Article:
"Venky's don't seem to know how to handle a manager and the fans."
Blackburn Rovers football club is in a mess. The club is once again without a manager and the Indian owners, the Venky’s, are being heavily criticised for the demise of the quality of the Lancashire side by making so many changes in a short space of time.
The latest victim, newly appointed manager Michael Appleton, only lasted 67 days in his post. The club’s global adviser, Shebby Singh, who has not even met Appleton, sacked him via letters sent to Appleton and three members of the back-room team on Tuesday 19th March 2013.
Ewood Park the home of Rovers has not ever seen such movement of management and staff in its history and many fans are very angry that the owners are not making the decisions that have any relevance with football.
Appleton joined Blackburn Rovers in January 2013 from Blackpool. He was given only 15 matches to stabilise the club and develop the side’s form into a winning one, which had not been the case since the Indian poultry company Venky’s bought the club and took control in November 2010.
The mess of the club almost started since the new owners took over. Most fans and football pundits wonder why buyers such as the Venky’s would want to own a football club when they do not know enough about the business of football.
After the Venky’s bought the club, they first sacked manager at the time, Sam Allardyce, when Blackburn was in 13th place in the Premier League. Then, Steve Kean was appointed as manager up to the end of the season. In January 2011, Kean was given a three year contract, one month into his job.
By September 2011 huge unrest commenced amongst Blackburn fans who were not happy at all with the club’s performance under Kean. In November 2011, they even flew a plane over the Ewood Park ground with a sign reading ‘Steve Kean out’ in a match against Chelsea. Fans were clearly not content with the manager or the new Indian owners.
At the end of the 2011-12 season, the team was relegated from the Premier League after 11 years. Then, the start in the Championship was not as anticipated with major wins, they won three games, drew two and lost one. This led to the expected resignation of Kean in September 2012, where he felt his position was untenable and he was coerced to leave.
Norwegian ex-Rovers defender Henning Berg was then appointed as manager of the club by the Venky’s in November 2012. He lost the first game in charge against Crystal Palace. Subsequently, due to winning only one game out of ten, Berg was sacked after 57 days.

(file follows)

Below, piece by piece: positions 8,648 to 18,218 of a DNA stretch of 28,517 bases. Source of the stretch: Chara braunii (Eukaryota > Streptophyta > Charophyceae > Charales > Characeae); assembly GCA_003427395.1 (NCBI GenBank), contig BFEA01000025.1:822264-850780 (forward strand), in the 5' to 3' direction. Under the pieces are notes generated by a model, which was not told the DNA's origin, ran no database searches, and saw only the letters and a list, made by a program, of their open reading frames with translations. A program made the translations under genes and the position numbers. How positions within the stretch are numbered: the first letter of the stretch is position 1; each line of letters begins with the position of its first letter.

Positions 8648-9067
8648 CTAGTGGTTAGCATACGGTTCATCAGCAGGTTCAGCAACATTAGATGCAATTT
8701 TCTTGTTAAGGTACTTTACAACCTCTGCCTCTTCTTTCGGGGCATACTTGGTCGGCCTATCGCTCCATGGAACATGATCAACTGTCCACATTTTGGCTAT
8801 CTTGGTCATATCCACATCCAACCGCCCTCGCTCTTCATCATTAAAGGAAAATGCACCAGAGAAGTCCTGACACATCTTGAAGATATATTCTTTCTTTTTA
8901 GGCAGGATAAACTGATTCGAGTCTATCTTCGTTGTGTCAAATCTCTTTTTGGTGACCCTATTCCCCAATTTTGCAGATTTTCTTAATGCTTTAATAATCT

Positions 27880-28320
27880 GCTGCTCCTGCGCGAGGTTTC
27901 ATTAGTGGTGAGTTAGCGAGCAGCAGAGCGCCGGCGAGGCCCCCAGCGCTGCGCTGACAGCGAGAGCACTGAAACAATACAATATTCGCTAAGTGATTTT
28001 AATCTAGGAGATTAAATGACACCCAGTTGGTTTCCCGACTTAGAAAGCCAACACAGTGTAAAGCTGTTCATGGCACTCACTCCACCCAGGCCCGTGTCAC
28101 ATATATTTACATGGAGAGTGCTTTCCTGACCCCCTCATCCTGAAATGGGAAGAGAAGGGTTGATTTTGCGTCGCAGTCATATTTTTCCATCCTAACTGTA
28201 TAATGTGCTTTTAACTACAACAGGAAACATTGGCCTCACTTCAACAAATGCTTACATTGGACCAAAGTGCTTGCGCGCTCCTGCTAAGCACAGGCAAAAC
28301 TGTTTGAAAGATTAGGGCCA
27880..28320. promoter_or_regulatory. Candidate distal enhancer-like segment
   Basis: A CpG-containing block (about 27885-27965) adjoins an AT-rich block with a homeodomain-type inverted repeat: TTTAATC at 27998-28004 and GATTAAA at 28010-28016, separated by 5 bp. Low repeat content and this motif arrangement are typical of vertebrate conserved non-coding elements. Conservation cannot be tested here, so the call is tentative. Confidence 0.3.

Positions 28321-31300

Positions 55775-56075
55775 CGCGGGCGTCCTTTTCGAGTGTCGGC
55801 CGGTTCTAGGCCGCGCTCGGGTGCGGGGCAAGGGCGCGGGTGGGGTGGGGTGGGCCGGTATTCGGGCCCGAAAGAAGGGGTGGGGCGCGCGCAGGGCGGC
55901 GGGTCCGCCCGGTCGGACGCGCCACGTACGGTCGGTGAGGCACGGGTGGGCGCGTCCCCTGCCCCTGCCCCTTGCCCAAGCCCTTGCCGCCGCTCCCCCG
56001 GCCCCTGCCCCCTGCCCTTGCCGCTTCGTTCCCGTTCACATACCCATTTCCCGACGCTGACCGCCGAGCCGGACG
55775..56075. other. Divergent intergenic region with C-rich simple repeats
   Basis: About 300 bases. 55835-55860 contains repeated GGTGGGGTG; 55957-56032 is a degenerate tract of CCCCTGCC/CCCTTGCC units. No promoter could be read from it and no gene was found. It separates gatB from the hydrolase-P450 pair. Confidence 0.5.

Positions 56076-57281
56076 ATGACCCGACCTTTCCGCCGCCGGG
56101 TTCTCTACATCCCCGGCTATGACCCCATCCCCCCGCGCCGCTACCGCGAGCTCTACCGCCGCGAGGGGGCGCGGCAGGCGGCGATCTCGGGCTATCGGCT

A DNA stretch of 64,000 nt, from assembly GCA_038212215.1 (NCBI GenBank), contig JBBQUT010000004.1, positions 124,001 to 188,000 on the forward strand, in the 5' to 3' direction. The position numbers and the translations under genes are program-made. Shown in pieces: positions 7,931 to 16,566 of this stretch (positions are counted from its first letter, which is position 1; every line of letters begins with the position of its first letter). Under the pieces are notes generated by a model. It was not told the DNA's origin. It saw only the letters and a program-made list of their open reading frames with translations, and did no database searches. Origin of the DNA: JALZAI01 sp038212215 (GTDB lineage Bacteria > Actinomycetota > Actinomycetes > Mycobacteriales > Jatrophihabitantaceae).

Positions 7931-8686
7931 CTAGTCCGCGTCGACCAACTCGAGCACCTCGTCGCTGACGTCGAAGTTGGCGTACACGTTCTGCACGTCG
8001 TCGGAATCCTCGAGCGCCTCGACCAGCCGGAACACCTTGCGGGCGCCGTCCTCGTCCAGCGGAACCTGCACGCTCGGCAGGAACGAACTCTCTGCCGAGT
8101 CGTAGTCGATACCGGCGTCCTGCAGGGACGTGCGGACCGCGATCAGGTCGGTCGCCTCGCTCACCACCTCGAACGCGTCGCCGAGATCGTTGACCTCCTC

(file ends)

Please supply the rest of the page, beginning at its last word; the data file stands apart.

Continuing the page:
Michael Appleton then took over the job of manager in January 2013 as the third boss under the Venky’s reign.
After Blackburn beat Arsenal at the Emirates to reach quarter-finals of the 2012-13 FA Cup, the club did not win another game but managed to scrape a draw against Burnley on Sunday 17th March 2013. They also missed out on a trip to Wembley following a limp FA Cup quarter-final replay which ended in defeat against Millwall.
All this led Appleton’s position as manager to come under scrutiny. However, this is not entirely the reason for his firing.
It has emerged that Appleton became the scapegoat in a power struggle between managing director Derek Shaw, who hired him, and global adviser Shebby Singh. Whom Appleton believes wanted him out because Singh has an eye on a semi-managerial role with the first team.
Shaw convinced the Venky’s to hire Appleton which was not what Shebby Singh wanted and decided to stay away from the club. However, now he has re-emerged even accusing Shaw’s appointment of Appleton as legally not valid. Creating even more frustration and anger towards the owners from people who have been loyal fans and historical followers of Blackburn Rovers. Questions are being raised about the recent sacking all over the media.
One Blackburn Rovers fan said:
“The Venky’s fiasco should never be viewed as a parochial issue surrounding a small Lancashire Mill Town. It is about the foreign rape of a game previously owned by the working man and woman. We have so little and even that is being ripped away by greedy, uncaring foreign owners.”
Simon Garner, the club’s all-time leading scorer, told BBC Sport: “Three managers in a season – it looks like you lose a few games and you’re sacked. Venky’s don’t seem to know how to handle a manager and the fans. It is a total mess. I can’t believe it.”
Blackburn MP Jack Straw said: “We have now had more managers this season than we have won away games. It is very alarming and also extremely depressing given that up to three years ago we were one of the best run clubs in the country.”
Owner, Anuradha Desai remains the ultimate decision-maker in Pune, India and sources say that they are fully committed to Blackburn Rovers. But Venky’s have never been more unpopular, the value of their asset is plummeting rapidly and the prospect of a second successive relegation highly looms over Ehwood Park.
Another issue here is that the ownership by Indians is not giving race relations in the UK great publicity. This kind of mess is surely striking up friction and frustration within racist circles.
Overall the owners are now under fire from fans and football lovers. What are they doing with a football club that has definitely had historic success? Will they ever give the fans something positive to sing about?
Should the Venky's sell Blackburn Rovers?
- Yes (85%)
- No (15%)